For. A. Time.

Then Christ will scoop each of His children up in the arms of eternity. The sorrow? Destroyed. The grief? Overcome. The despair? Decimated. Instead, we will only know and remember the love, mercy, and grace of the God who brought us through it all.

I long for the timelessness of all that is good and beautiful, don’t you? In the meantime, our wrestling with worry, anxiety and fear can take a back seat to the faithfulness of God.

If He extended grace before the cross, what will He do for you now? You are safe beneath His wings.#loved#treasured#saved. Click To Tweet

If He extended grace before the cross, what will He do for you now? Oh, Friend, you are safe beneath His wings.

Perhaps you’re struggling this week in the same way I have. Why not recite these words of hope as a proclamation of God’s love for you. Complete the __________ with your name as a reminder that you are beloved by Him.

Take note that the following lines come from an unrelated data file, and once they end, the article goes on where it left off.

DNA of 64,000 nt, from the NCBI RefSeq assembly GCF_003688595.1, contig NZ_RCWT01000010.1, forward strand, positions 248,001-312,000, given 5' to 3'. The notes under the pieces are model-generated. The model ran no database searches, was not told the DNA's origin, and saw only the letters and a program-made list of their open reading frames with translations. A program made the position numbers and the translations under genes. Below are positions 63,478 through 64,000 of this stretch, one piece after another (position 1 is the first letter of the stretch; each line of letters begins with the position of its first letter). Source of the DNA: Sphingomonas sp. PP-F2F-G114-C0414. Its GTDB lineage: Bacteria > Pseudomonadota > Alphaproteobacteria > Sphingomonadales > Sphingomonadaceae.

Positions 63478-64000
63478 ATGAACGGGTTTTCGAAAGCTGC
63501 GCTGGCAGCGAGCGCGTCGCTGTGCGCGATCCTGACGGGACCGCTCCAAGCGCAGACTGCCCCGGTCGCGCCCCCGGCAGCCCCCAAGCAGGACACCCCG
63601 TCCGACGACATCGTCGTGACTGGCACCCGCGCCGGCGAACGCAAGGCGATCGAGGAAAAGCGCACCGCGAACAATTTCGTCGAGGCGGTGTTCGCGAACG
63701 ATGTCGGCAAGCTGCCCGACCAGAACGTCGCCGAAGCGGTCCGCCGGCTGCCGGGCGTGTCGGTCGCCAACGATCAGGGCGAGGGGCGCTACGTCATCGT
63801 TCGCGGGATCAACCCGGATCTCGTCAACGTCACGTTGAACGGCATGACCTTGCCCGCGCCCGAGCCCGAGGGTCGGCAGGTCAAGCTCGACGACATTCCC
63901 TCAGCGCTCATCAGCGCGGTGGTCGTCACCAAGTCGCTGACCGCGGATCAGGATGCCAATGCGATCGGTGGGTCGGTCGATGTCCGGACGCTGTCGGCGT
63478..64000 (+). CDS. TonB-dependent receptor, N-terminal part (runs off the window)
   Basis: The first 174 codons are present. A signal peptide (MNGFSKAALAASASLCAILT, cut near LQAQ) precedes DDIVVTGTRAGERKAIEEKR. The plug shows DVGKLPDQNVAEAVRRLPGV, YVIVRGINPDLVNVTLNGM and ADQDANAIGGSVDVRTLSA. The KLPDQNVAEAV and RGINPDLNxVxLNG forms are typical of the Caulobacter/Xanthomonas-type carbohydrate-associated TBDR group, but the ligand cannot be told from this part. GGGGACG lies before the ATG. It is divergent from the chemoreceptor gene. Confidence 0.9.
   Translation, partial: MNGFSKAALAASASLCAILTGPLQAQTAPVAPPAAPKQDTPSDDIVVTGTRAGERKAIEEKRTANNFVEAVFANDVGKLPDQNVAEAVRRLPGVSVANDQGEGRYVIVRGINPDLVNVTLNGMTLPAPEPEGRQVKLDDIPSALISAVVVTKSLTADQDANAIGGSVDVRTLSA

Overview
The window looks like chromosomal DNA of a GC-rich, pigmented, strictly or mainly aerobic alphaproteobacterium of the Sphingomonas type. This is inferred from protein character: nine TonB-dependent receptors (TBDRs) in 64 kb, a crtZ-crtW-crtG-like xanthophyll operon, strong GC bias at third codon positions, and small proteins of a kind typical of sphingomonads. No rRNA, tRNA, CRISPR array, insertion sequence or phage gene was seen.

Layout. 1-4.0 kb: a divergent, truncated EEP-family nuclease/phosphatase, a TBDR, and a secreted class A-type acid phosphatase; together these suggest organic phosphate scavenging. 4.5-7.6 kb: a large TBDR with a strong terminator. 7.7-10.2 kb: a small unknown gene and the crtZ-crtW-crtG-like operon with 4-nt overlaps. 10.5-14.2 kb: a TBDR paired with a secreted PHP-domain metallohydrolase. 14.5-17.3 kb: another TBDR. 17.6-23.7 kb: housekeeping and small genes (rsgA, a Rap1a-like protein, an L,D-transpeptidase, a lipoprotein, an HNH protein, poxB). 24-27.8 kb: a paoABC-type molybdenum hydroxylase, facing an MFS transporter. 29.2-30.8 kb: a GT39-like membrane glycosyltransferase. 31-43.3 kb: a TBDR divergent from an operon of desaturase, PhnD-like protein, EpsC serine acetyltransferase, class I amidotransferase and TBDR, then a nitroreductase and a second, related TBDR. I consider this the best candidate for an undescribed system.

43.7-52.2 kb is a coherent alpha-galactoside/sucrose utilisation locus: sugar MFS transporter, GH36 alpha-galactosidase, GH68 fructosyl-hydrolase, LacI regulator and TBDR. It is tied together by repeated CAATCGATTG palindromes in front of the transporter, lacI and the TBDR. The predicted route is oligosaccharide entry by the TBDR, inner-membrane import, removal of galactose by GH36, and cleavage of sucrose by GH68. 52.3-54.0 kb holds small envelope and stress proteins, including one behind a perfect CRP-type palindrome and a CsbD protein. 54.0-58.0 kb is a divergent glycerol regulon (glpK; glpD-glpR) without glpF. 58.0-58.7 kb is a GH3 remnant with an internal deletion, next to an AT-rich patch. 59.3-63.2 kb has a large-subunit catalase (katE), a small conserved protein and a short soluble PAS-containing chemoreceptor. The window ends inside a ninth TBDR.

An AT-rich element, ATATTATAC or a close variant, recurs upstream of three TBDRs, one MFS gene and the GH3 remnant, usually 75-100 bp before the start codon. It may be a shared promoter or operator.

When _______________ lost hope, God gave her Jesus.

When ________________ knew of impending trials or accusations, God sent her Jesus.

When ________________ faced the sword of the king, He offered protection through Jesus.

When ________________ walked through the fire, the Lord stood with her.

When the waves washed over _________________, Jesus pulled her from the depths.

When the enemy laughed because He’d thought he’d overcome __________________ , Christ rose from the grave.

Then, print off this list of verses to pray over and recite when the enemy comes at you with fear and anxiety. You can print them here.

10 Bible Verses to Help You When You Fear the Future (1)

Peace and grace,

Tammy

I often link up with the following wonderful bloggers:

Mondays  Sunday Thoughts / InstaEncouragements/ Anita Ojeda Mandy and Michele

Tuesdays RaRa Linkup /GraceFull Tuesday / Tell His Story/Anchored Abode, Dance with Jesus

Wednesdays   Recharge Wednesday Welcome Wednesday /LetsHave Coffee/ Porch Stories

Thursdays Heart Encouragement  /  Tune In Thursday  /Salt and Light / Five Minute Friday